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Overview

The failure of the 2011 Congressional “Super Committee” to craft a deficit reduction plan set into motion a process called “sequestration”, which requires approximately $85 billion in federal spending cuts between March 1 and October 1—as a part of a plan to achieve a total of $1.2 trillion in budget savings over the next decade. When Congress passed the Budget Control Act of 2011, they intentionally included this automatic sequestration provision as a universally unacceptable alternative, thereby hoping to force each party to negotiate a budget deal. While leaders in both parties have highlighted the damage expected due to these cuts, Members of Congress appear unable to develop a bipartisan alternative to avert sequestration and prevent the subsequent significant economic consequences.

What type of programs would be cut by sequestration?

Sequestration impacts programs across the government: defense programs, non- defense programs, and Medicare provider reimbursements—reducing spending in each area by 7.7 percent, 5.2 percent and 2 percent respectively. In fact, sequestration applies to all federal programs not specifically exempted by Congress. Those programs exempted in the 2011 Budget Control Act include: Social Security benefits, all Veterans Affairs Department programs, federal pension payments, interest payments on the national debt, food stamps and joint federal- state programs such as Medicaid and welfare.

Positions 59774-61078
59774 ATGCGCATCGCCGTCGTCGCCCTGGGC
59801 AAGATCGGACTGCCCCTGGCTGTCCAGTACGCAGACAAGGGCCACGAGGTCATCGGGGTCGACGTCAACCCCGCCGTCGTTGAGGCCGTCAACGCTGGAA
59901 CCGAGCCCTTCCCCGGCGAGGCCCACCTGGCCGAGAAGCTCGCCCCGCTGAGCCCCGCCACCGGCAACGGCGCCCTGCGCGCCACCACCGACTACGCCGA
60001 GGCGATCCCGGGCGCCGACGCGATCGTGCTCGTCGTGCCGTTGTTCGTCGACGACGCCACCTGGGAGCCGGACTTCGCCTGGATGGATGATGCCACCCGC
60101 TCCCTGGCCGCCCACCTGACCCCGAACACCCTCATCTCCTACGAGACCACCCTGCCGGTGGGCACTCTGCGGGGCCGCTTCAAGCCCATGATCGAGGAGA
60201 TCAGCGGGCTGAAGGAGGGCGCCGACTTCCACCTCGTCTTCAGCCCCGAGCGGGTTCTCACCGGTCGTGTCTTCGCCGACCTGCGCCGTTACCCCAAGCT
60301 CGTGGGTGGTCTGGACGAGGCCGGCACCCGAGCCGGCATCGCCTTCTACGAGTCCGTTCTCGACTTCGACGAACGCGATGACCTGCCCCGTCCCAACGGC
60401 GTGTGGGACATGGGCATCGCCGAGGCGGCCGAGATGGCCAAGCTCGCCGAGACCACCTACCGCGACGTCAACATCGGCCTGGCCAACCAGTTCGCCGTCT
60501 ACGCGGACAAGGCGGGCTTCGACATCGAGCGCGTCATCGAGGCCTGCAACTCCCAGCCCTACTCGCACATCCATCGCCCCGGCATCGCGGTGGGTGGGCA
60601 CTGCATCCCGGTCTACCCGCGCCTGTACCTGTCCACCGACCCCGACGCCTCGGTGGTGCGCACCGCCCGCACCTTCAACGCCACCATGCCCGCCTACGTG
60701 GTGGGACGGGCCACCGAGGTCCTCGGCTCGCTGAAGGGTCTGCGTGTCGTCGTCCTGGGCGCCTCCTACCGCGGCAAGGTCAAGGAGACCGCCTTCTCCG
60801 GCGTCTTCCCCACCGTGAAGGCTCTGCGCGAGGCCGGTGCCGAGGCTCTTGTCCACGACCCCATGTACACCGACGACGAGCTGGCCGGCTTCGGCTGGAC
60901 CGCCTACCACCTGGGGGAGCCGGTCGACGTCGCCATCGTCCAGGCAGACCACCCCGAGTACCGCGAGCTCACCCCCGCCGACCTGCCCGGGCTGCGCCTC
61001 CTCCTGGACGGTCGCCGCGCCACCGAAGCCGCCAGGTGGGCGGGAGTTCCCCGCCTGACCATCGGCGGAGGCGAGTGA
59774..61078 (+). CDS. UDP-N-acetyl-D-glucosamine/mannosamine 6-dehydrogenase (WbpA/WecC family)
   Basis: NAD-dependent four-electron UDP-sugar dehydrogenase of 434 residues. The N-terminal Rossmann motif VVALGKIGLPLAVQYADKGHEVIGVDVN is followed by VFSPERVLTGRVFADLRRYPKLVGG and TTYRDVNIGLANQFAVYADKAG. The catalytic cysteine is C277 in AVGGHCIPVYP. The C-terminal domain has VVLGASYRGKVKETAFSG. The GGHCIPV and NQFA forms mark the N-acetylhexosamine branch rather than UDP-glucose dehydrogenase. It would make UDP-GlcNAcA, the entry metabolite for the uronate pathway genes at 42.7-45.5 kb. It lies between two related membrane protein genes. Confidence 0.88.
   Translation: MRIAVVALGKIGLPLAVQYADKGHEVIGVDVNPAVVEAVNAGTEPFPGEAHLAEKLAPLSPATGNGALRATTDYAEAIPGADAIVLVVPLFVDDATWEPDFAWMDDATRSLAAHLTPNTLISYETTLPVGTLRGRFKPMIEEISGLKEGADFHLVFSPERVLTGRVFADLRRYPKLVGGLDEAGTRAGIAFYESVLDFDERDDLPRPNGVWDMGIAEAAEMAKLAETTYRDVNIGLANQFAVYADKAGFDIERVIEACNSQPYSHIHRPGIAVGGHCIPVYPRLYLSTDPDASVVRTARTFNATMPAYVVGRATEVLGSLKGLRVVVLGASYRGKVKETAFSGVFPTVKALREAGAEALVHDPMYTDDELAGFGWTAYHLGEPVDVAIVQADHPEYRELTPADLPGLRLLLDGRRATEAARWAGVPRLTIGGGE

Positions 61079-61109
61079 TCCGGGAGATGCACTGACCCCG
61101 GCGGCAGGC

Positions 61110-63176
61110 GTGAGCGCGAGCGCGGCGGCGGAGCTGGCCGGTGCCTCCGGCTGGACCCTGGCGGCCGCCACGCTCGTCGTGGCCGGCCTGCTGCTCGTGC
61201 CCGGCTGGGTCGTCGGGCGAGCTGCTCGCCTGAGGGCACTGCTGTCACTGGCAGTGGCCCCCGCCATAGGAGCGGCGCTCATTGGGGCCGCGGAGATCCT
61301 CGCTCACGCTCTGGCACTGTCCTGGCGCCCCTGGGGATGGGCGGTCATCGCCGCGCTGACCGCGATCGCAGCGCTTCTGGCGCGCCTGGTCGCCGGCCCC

How does sequestration cut spending in those programs?

After Congress sets the initial parameters—such as establishing special exemptions and determining the total savings required—sequestration applies equally across all programs, projects, and activities within each budget account— providing federal agencies with extremely limited discretion on how to implement the cuts without downstream consequences for program beneficiaries or federal employees. For instance, the Army has explained that in addition to reducing purchase orders, and cancelling depot maintenance—decisions likely to eliminate thousands of jobs—the department must also cut spending for suicide prevention services and other programs supporting active duty and returning soldiers.

What is Congress doing to address sequestration?

Over the past year, Democrats and Republicans in Congress have focused on debating sequestration fixes with little prospects for bipartisan support necessary to pass both the House and Senate. Although Congress and the President reached agreement in late December 2012 to delay sequestration cuts for two months through a mixture of tax increases and spending cuts, party leaders have since indicated that they expect to begin negotiations with their counterparts only after sequestration takes effect.

Key Facts

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